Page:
Palm oil from Indonesia: nothing to gain from the export ban?

Status: 05/03/2022 08:22

Indonesia supplies two-thirds of the world’s palm oil needs – because it has become unaffordable for many in the country, the export has now ceased. What pleases the population could further harm the agricultural economy and the climate.

By Lena Bodewein, ARD Studio Singapore

in oil Fried tofu or tempeh, another soy variant, sautéed rice with vegetables, meatballs: Indonesian cuisine relies heavily on cooking oil. The ingredient is indispensable, especially in the poorest sections of the population: “I hope that oil prices will not continue to rise, Mr Jokowi – please think of the poor here, they will no longer be able to face if prices continue to rise,” with these words, a fried rice vendor told Reuters news agency Indonesian President Joko Widodo, Jokowi said.

Because the export of palm oil to Indonesia is incredibly successful – almost two-thirds of the world’s palm oil needs are met by Indonesia – food in the country itself has become increasingly more expensive. Manufacturers hoarded supplies for export, and prices for available cooking oil soared. Thousands of Indonesians have taken to the streets in recent weeks to demonstrate in favor of affordable food.

Encouragement of food stall operators

And President Jokowi reacted – with an export ban. “I will closely monitor the impact of this policy so that we have enough cooking oil in the country,” he said. The export ban will only apply until prices have stabilized – a liter of cooking oil should cost no more than 90 euro cents, according to the Indonesian government.

Most Indonesians support the move and hope it will have a quick effect: “I think his policy is good, it can stabilize oil prices,” says a fried tofu seller.

Indonesian food stalls rely on palm oil: A cook in Jakarta turns a banana into hot frying fat.

Image: picture alliance/ZUMAPRESS.com

But the rest of the world panicked. Palm oil is contained in countless products: shower gel, chocolate cream, plastic toys, cleaning products, biscuits, instant noodles. Its consumption goes beyond simple cooking. And all these products are likely to become more expensive due to the palm oil export ban.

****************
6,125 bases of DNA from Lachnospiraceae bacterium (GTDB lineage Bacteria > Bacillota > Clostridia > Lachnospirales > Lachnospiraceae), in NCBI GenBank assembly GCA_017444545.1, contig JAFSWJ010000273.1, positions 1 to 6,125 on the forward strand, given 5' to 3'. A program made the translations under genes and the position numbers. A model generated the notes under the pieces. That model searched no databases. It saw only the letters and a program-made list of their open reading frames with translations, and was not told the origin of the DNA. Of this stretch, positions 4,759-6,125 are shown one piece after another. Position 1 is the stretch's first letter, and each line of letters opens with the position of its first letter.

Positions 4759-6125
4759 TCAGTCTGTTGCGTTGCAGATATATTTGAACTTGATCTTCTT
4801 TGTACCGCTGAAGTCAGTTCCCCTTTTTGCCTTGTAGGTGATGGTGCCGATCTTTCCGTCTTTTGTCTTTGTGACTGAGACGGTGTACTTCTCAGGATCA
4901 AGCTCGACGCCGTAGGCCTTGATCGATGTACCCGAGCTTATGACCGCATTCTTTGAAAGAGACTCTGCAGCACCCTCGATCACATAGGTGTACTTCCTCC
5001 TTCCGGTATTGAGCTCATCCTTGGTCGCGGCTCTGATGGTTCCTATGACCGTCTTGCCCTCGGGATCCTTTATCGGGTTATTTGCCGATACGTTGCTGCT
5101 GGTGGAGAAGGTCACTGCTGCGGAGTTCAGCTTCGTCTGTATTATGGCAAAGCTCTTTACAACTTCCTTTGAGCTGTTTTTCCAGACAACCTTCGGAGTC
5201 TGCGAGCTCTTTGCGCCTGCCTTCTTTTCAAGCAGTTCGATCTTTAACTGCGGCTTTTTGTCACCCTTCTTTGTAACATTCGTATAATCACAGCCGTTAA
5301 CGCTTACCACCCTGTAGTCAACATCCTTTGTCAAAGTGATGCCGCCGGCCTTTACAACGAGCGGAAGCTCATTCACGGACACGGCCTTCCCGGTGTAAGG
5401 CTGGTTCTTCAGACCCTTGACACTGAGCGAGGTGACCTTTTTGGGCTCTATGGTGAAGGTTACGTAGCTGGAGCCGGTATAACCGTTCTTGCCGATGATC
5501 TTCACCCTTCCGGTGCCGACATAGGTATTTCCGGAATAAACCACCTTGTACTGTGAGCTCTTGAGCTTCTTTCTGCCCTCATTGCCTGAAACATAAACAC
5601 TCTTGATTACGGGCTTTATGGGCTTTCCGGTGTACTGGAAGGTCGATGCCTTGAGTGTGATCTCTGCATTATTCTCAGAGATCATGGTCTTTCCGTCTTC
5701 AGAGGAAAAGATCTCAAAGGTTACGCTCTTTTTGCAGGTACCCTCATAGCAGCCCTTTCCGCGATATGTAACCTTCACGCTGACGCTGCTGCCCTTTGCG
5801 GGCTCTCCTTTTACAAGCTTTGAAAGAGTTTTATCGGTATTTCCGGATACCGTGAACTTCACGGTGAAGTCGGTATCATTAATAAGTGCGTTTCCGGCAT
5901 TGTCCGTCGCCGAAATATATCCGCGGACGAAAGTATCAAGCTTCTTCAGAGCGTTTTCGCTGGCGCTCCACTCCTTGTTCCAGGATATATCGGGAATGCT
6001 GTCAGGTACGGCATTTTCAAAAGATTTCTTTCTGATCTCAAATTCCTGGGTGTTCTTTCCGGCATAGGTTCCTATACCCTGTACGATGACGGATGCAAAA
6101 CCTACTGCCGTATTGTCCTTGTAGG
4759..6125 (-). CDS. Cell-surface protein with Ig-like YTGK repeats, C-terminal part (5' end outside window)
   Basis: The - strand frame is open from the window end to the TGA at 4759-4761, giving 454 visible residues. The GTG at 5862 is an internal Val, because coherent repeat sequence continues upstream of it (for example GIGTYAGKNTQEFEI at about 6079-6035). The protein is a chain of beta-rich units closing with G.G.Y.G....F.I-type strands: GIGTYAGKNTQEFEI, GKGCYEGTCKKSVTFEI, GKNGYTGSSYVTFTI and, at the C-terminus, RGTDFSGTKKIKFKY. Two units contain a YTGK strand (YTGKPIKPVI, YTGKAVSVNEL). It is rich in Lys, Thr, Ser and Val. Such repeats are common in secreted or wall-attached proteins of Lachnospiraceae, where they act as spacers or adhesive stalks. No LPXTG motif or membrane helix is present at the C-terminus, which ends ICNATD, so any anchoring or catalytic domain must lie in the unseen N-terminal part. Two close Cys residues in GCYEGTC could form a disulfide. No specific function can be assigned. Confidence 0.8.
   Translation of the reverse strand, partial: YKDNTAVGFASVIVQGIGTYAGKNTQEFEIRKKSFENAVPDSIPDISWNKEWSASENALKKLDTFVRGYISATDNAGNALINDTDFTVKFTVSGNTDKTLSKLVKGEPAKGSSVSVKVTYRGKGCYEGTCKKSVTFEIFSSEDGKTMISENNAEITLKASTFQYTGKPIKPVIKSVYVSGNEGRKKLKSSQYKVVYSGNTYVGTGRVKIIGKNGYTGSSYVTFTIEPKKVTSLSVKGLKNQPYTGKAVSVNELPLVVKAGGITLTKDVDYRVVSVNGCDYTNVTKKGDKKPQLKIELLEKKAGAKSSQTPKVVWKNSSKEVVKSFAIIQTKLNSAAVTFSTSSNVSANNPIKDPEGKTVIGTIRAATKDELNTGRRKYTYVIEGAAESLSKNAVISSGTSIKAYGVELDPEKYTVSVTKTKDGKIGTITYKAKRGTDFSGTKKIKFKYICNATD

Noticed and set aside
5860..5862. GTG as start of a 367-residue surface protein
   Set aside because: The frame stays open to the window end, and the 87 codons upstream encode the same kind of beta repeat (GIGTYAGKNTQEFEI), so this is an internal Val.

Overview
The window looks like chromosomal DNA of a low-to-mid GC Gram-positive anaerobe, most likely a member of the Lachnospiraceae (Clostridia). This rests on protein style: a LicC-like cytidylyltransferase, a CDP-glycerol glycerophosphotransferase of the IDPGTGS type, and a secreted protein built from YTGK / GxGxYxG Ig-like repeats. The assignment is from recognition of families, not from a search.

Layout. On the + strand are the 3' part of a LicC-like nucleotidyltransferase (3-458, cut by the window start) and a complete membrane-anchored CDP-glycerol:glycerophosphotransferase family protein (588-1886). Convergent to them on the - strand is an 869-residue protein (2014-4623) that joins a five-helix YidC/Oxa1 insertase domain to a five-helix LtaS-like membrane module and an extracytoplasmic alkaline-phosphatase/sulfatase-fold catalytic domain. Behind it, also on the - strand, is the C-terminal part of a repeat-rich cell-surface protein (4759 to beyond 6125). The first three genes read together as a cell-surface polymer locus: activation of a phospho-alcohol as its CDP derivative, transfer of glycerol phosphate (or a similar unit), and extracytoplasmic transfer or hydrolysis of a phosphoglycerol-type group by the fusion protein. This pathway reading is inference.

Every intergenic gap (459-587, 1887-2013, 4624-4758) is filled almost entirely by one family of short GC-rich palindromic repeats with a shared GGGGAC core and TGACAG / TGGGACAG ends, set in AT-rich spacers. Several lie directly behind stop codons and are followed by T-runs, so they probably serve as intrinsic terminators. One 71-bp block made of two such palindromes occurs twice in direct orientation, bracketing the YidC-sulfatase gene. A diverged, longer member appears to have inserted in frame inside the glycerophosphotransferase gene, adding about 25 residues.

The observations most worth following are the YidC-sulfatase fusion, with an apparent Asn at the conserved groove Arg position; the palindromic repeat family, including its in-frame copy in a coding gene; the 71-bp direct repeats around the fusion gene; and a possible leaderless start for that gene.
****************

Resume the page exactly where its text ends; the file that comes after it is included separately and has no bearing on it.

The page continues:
South Asian countries in particular, including Pakistan, Bangladesh and India, get most of their palm oil from Indonesia. Like many other countries, they are struggling to cover their needs with other cooking oils – as the sunflower oil market has also been hit hard by Russia’s war in Ukraine.

Problems for producers – and the national currency

Indonesian consumers may be happy with the cheaper cooking oil, but producers are suffering from this decision. An oil producer fears bankruptcy and points out that crude palm oil has a short shelf life. If it cannot be exported, producers will have problems.

Additionally, experts criticize the economic impact on the country – as the export of palm oil brings millions of US dollars to the country. If these currencies disappear, “it will attack the Indonesian currency, it will destabilize the Indonesian financial system and damage our long-term currency reserves”, fears Bhima Yudhistira, director of the Center for Economic and Legal Studies at Celios.

Indonesia cannot therefore simply outsource its oil crisis. And anyone who hopes there will be a positive effect from a palm oil ban should consider: Other cooking oils require more land area. In addition, some countries in Africa and India are debating whether they want to start growing palm oil.

No palm oil from Indonesia

Lena Bodewein, ARD Singapore, May 2, 2022 12:01 p.m.

Leave a Comment